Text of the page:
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Baby Orangutan

Reading Time: 7 mins

Welcome, dear readers, to the fascinating world of baby orangutans! Also known as infants or juveniles, these little bundles of joy are captivating creatures who lead lives in the treetops of the lush rainforests in Borneo and Sumatra. So, buckle up, folks! We're about to delve even further into the captivating world of baby orangutans.


Birth

This tiny creature, no larger than a human baby, is born after a gestation period of about 8.5 months. It's quite an event, considering orangutans usually give birth only once every seven to eight years. When our little friend is born, he usually weighs 3-4 pounds.


First Lesson

The mother orangutan is the primary teacher, a guiding force in her baby's life. From birth, the baby orangutan holds onto its mother's body, clinging to her like a miniature backpack. This constant physical contact not only provides a sense of security but also serves as the first lesson in navigating the treetops.



Arms are longer than legs

Born in the canopy of the rainforest, these babies are natural-born climbers. Their incredibly strong hands and feet are adapted for life in the trees, and they have a grip strength that would make a gymnast jealous. It's also worth noting that they have longer arms than their legs, aiding in their arboreal acrobatics. Starting from the age of one, baby orangutans begin their daredevil acrobatics in the treetops, displaying a fearlessness that is both breathtaking and nerve-wracking for the observers.


High Intelligence

Orangutans, including the babies, are remarkably intelligent. Like human children, baby orangutans are quick to imitate the behaviors of their mothers and other adults. The complexity of the skills they learn, from utilizing tools to open fruit or scratch their backs, to constructing complex treetop nests from foliage and branches, truly sets them apart from many other species.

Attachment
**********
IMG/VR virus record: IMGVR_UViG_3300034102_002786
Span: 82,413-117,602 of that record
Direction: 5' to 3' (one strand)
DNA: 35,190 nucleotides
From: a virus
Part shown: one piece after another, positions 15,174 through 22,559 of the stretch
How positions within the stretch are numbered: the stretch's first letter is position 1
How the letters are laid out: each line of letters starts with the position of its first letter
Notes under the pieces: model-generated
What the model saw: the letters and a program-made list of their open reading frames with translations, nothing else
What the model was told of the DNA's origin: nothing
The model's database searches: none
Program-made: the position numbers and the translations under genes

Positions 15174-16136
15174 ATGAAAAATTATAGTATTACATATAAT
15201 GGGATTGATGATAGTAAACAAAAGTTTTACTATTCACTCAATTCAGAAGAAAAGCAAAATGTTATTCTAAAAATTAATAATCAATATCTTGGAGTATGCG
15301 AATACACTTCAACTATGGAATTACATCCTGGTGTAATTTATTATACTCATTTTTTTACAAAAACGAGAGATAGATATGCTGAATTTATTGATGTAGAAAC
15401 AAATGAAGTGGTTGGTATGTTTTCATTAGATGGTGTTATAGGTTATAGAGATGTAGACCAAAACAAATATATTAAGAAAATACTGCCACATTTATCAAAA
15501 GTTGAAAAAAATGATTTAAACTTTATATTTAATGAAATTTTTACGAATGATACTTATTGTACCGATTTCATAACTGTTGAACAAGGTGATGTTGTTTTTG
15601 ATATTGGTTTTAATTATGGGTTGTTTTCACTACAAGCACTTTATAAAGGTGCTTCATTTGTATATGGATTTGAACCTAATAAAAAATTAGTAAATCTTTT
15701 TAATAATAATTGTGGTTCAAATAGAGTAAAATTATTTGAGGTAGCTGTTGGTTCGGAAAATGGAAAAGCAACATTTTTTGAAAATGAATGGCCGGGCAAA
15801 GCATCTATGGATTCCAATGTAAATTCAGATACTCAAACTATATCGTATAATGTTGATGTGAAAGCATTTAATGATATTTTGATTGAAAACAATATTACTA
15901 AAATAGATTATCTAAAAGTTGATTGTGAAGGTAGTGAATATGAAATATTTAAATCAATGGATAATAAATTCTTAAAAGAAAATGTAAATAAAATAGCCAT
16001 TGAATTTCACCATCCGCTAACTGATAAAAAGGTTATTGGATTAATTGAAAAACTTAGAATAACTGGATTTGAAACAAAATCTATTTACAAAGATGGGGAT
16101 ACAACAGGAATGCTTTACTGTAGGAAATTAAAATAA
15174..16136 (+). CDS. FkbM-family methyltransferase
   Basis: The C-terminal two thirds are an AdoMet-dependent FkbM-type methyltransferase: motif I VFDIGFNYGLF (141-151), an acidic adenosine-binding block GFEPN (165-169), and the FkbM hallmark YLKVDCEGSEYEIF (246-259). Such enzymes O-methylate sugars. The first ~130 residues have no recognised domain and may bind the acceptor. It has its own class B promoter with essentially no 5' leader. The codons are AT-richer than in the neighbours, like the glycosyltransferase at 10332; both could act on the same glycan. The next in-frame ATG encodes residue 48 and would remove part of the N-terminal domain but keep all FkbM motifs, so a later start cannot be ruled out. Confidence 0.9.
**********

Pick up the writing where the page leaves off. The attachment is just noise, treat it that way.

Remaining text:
Long Childhood

Another striking aspect of baby orangutans is their long dependency period. They rely on their mothers for food, transportation, and learning survival skills for up to seven years. This is the longest infant development period of any land mammal. This extended period of parental care is testament to the complexity of their learning needs, particularly their tool use and nest-building behaviors. 



Sleep Lovers

It's naptime all the time for baby orangutans. These little guys love to snooze, spending around 13 hours of their day sleeping. It's a tough job being so adorable!


DNA

These adorable little furballs are so much more like us than most people realize. You know that saying "we're all made of stardust?" Well, in the case of humans and orangutans, we might as well be from the same celestial nursery. We share a whopping 97% of our DNA with them! That's right, a baby orangutan is almost as genetically similar to us as your Aunt Millie.


Playfulness

Speaking of learning, did you know that baby orangutans exhibit a high level of curiosity and playfulness? This, in fact, is an essential part of their learning process. They have been observed using sticks as pretend tools, swinging from branches, and even engaging in playful wrestling with their peers!



Big Eyes

For starters, have you ever noticed their big, expressive eyes? Despite their small size, baby orangutans have eyes similar in size to those of adult orangutans. These large, round eyes provide excellent vision, enabling them to navigate the dense forest and recognize ripe fruits and threats from a distance. 


Instinct or Learning?

Baby orangutans aren't born with survival instincts like many other animals. Instead, they learn everything from their mothers. From figuring out which fruits are ripe to eat, to knowing the perfect leaf for shelter, it's all a part of their learning journey. This brings them closer to the characteristics of the human species.


Early Skills

Perhaps one of the most intriguing aspects of a baby orangutan's first year is their problem-solving ability. Whether it's figuring out how to crack open a tough fruit or use a stick to extract honey from a beehive, they exhibit signs of intelligence and ingenuity that often leave researchers amazed.



What Do They Eat?